If you are undecided about your major – you are not alone!
- 50% of students entering college nationwide are unsure of their major
- Somewhere between 55 % and 60% will change their major at least once and others two or three times.
It is quite common for students to enter college without a major declared. Many students come to college with an idea of what they want to major in only to discover that it is not what they they thought it would be life. One of your jobs as a college student is to EXPLORE.
1 ) Attend the “Choosing a Major Workshop”… Thursday, November 7, 2013– 6:30-7:30 Kelley Center Presentationake classes to meet the core requirements and take classes that interest you and see if you like them. The Career Planning Center is here to help you throughout this process. Here are a few additional resources that you should take advantage of if you are still trying to solidify your major:
This workshop which will discuss major and minor options, dispel myths concerning majors and careers, and offer resources to give you the information you seek.
2) Take a Career Assessment
The Career Planning Center offers the Myers Briggs Type Indicator and the Strong Interest Inventory. These assessments are tools to help you gain more information about yourself…personality, skills, interests and values. No assessment can make the decision for you but provide a good starting point. For information about the assessments schedule an appointment with a career counselor. Email email@example.com.
3 ) Explore the What Can I Do With This Major? website
The “What Can I Do With this Major” website is a greate resource that provides a general overview of majors and jobs associated with each major. It also includes additional resources for exploration.
3 ) Meet with a Career Planning Counselor
Schedule an appointment with a counselor to discuss options and resources. Email firstname.lastname@example.org or call 203.254.4081. The office is located in the Kelley Center.
4 ) Additional Strategies:
- Review Majors and develop a “short list”
- Eliminate disciplines that you know you are not interested in
- Consider your passions – what do you love? Ask yourself: What fascinates me?
- Consider multiple interests: Combine a major with a minor or consider a double major
Associate Director, Career Planning Center
I grew up watching it in movies. That dream job a young, determined girl or guy just happens to land, you know the nonexistent ones. As you watch these characters walk around Manhattan with designer clothes, working for famous successful people and the best companies, you wonder how do I get where they are? I have wondered that same question over the past four years and never expected to find the answer when I signed up for the Alumni Job Shadow Day Program last fall.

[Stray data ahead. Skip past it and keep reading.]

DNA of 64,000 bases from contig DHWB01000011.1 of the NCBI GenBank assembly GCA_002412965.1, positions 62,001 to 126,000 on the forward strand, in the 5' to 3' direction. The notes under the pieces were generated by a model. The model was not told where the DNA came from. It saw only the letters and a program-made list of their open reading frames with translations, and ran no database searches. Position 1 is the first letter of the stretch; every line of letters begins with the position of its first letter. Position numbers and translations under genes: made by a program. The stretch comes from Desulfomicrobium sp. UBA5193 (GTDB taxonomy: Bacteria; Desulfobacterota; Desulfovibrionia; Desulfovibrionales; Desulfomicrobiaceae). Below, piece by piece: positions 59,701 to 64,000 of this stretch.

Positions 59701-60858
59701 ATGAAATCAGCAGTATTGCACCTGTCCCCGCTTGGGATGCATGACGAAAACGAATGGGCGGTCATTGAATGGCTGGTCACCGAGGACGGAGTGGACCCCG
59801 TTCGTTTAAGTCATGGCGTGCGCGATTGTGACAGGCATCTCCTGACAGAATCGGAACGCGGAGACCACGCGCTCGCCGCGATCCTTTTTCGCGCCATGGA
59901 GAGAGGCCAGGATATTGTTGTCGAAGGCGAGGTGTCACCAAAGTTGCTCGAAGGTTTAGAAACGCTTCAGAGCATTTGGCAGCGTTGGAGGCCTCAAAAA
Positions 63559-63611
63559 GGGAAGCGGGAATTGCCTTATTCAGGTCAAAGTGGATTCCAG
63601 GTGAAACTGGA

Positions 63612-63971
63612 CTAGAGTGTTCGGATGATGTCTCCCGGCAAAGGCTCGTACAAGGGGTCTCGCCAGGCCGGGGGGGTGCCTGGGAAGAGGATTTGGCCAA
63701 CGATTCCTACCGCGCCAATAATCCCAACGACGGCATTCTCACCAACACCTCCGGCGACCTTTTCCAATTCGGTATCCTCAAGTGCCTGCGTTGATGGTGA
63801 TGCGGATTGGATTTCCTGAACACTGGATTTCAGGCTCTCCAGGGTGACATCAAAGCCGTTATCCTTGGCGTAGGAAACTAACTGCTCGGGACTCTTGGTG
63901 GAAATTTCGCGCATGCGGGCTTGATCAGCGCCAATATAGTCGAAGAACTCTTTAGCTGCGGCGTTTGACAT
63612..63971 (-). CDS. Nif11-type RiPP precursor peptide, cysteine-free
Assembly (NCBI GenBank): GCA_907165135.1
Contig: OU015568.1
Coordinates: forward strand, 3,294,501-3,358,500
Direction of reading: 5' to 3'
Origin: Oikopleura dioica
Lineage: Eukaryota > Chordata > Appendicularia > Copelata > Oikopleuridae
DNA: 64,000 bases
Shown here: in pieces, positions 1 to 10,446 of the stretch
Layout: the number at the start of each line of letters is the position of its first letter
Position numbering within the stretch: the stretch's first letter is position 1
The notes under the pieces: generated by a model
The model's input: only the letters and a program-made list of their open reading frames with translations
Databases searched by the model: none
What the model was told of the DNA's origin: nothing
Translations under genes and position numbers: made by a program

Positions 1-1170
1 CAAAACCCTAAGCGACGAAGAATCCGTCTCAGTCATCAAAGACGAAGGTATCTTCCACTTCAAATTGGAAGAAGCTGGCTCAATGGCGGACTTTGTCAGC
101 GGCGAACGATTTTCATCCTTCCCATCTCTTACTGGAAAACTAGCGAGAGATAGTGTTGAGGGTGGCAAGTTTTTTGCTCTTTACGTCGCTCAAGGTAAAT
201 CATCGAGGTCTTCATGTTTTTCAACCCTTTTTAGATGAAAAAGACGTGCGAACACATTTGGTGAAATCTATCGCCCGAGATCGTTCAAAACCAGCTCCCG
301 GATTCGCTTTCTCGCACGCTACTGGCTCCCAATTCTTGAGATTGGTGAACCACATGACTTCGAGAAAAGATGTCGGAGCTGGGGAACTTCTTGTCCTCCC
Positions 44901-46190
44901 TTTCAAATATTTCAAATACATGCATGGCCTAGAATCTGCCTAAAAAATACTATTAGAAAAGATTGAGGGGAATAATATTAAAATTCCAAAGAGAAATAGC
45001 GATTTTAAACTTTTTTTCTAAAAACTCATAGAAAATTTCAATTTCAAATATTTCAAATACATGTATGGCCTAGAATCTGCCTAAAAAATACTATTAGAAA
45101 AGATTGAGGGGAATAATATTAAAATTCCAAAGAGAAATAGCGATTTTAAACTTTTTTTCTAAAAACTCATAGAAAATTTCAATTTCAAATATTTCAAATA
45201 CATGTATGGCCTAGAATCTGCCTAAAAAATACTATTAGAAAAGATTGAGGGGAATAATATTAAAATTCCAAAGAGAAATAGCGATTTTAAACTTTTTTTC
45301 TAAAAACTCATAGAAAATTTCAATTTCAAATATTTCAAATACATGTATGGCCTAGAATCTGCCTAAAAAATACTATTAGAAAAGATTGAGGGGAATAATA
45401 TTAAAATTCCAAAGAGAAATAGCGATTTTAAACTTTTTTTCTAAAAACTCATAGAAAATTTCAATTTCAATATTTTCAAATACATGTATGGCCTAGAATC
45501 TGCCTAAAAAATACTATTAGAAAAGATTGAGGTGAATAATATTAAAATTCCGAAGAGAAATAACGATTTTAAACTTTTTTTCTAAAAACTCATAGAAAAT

When first hearing about this program, I was unsure whether it would actually be worth my time; however, after sending my application to a dozen or so companies without receiving much response I figured it was worth a shot. As part of the program, I was placed with alum Brian Williams who worked at MSL Group, a large Public Relations firm in downtown New York City. Although I had never heard of this company I was excited at the opportunity to see the inside workings of an actual Public Relations firm versus what I had learned about them in my textbooks.
During the following winter break I went into the city to spend the day shadowing Mr. Williams at his job as Vice President of MSL’s Consumer sector. We toured the office, sat in on client meetings with famous companies and went to an informational lunch with other MSL employees who answered any and all of my questions. However, apart from all the information I learned that day some of the best moments came from our unified stag pride. We talked about different Fairfield traditions such as Clam Jam, Midnight Breakfast, and Point Days. He told me about which beach houses he lived in while a student and how nights at the grape were exactly the same then as they are now. These moments lead to a bond which put my foot in the door and landed my summer internship position at the company.
With Brian’s help getting my resume to Human Resources, I was given the opportunity to join MSL Group as a paid intern in the Personal Care sector this past summer where I became an intern for both the Feminine Care and Beauty and Luxury teams. As a member of these teams I was not assigned minimal tasks, but taken in and given work that was an important piece of the overall campaign. I was assigned tasks such as media monitoring, event planning, campaign pitching and a variety of meaningful writing projects. All of which allowed me to hone skills that will be useful in the future.